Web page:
15 thoughts on “@Neville_Park and my conservative delusions | #TOpoli #WiTOpoli

  1. As a word nerd myself, I agree wholeheartedly that the naming of things is all-important. George Orwell captured so brilliantly what happens when we reduce vocabulary and use 180 degree euphemisms (such as the ‘Ministry of Love’). The challenge to us all, then, is to come up with a name or term to describe the current political nasties who have coopted the word ‘conservative’ even as they wield their meat cleavers, blowtorches and sledgehammers. Nev started with ‘arse-pimples’, which is commendable but possibly not for everyday conversation.

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  2. CITE, PLZ

    name names

    you mention social services, unions, etc. ok great. name the conservatives who have E V E R supported social services, unions, public infrastructure, the needs of the public over corporations, etc. let’s look at why unions and labour are so vilified today. maybe it has to do with reagan who afaik was a conservative. or thatcher who oh my god also a conservative. jfc sol i love you but get your head out of your ass and take up model trains or something ok

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    • Bill Davis. Stopped the Spadina Expressway, thus preserving established neighbourhoods from the wrecking ball. Ontario Place: a commitment to public space and public infrastructure.
      David Crombie. 45-foot height bylaw, thus preserving a sense of proportion, neighbourhood preservation, and limiting strain on infrastructure in the face of private pressures to build higher and higher.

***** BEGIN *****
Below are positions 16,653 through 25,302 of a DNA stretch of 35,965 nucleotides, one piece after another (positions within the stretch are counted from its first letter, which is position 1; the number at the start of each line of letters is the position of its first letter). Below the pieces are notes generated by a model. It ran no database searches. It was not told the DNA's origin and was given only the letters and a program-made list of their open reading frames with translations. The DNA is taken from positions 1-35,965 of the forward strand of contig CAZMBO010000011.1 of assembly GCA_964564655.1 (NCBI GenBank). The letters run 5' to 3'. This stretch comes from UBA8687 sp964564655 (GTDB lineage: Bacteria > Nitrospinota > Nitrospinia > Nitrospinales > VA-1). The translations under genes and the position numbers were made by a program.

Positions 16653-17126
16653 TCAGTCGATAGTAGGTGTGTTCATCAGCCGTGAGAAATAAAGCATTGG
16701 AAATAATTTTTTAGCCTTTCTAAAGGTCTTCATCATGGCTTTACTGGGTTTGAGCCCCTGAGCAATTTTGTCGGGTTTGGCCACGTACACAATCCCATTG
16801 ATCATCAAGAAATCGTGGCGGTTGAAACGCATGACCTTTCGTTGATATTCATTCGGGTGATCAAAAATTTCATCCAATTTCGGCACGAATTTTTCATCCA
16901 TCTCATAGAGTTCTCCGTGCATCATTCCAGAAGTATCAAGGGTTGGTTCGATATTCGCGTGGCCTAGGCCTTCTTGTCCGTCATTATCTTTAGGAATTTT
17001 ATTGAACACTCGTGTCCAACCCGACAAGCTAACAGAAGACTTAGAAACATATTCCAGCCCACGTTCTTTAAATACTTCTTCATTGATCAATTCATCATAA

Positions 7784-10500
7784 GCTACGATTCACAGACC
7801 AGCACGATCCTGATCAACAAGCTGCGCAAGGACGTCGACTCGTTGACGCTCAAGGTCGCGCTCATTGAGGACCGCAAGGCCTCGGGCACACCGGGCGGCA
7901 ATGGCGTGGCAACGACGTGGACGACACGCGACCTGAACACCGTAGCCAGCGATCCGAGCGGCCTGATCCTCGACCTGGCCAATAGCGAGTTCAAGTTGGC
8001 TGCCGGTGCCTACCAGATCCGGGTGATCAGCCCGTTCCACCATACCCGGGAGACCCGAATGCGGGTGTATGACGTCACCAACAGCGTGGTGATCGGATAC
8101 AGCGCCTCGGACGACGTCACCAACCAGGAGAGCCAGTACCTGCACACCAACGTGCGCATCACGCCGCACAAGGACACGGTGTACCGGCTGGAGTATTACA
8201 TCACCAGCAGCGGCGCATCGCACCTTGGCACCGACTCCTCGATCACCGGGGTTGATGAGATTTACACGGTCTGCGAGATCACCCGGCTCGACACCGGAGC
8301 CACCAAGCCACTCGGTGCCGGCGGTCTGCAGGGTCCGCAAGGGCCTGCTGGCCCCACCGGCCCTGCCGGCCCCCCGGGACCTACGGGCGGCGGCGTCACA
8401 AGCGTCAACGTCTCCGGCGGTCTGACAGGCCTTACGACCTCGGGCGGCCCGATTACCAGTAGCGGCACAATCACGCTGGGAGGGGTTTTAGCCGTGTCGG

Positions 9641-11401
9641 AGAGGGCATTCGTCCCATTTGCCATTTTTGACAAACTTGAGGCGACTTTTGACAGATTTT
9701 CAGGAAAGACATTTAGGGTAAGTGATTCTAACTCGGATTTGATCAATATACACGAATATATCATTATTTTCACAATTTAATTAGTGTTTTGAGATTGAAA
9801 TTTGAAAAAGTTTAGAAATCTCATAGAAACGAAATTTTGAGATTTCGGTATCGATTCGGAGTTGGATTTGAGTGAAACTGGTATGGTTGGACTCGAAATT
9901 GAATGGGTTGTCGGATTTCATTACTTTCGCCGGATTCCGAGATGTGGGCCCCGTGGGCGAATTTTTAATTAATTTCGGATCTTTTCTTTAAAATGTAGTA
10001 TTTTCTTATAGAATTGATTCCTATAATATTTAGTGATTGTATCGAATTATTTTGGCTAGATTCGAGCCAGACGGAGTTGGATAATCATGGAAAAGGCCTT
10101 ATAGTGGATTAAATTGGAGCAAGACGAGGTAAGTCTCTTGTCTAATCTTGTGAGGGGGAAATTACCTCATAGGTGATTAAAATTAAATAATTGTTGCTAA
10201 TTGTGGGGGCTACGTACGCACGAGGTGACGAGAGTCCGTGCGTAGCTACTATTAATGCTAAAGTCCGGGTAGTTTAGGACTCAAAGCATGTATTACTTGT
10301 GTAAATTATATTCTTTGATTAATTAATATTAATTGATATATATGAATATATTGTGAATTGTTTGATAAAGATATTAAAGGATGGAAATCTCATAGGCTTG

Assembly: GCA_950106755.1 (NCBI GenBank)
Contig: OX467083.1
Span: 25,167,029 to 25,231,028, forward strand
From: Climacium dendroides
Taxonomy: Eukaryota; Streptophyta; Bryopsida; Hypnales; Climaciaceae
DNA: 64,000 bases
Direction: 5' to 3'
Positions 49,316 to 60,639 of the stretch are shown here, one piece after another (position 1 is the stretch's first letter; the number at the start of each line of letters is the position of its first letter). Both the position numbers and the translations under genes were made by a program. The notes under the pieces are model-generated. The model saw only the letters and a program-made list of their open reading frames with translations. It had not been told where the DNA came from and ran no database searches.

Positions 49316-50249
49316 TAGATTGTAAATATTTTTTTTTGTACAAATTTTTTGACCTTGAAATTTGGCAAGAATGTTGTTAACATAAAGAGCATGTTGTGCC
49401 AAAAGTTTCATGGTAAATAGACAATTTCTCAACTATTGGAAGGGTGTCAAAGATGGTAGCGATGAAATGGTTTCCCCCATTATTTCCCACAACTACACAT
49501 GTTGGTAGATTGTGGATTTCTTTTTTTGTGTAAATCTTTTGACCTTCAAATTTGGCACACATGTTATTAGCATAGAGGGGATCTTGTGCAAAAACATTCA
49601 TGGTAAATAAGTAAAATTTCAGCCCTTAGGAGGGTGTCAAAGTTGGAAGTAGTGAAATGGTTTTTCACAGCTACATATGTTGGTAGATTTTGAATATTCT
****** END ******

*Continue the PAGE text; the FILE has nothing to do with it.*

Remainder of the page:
Those are just off the top of my head.
      I agree with you, absolutely, about the current attacks on unions and the public sphere, and about the historical context for those attacks. I just don’t think those people should get to call themselves conservatives. Genuine, principled conservatives believe, as I do, in building, protecting, and preserving, not in tearing things apart for the sake of tearing things apart. And when I talk about the things that I’m committed to protecting, I’m including a social-safety net, labour-friendly legislation, and other playing-field-levelling measures that took decades to establish. You can argue about the extent to which those things actually level the playing field, or the extent to which the people I name were friends of organized labour or the disadvantaged, and I probably wouldn’t disagree with you on that either, but I simply wouldn’t put them in the same room as the people currently calling themselves Conservatives.
      Either you believe in an inclusive vision of society, community, and citizenship, or you don’t. Again, this is my naivete speaking, but I believe that for all their faults, Red Tories do. This bunch does not. And it’s for that reason that I don’t think they should get a free pass in appropriating the mantle of conservatism.

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      • ziskayt. if reagan, thatcher, harper, your typical CPAC attendee, etc., don’t count as conservatives, your model is broken. enough of this “no true scotsman” nonsense. like, i can say, “if you’re racist you’re not really a feminist,” but that would rule out so many prominent feminists, from “founding mothers” of the first wave to a really shocking number still doing their thing today, that it’s essentially meaningless. i have to accept and DEAL WITH the fact that racism, along with many other things, is a part of feminism. the same with, say, militant right-wing zionism and judaism. and i will argue that white supremacy, free-market capitalism, etc., are as deeply ingrained in conservatism as zionism is in judaism.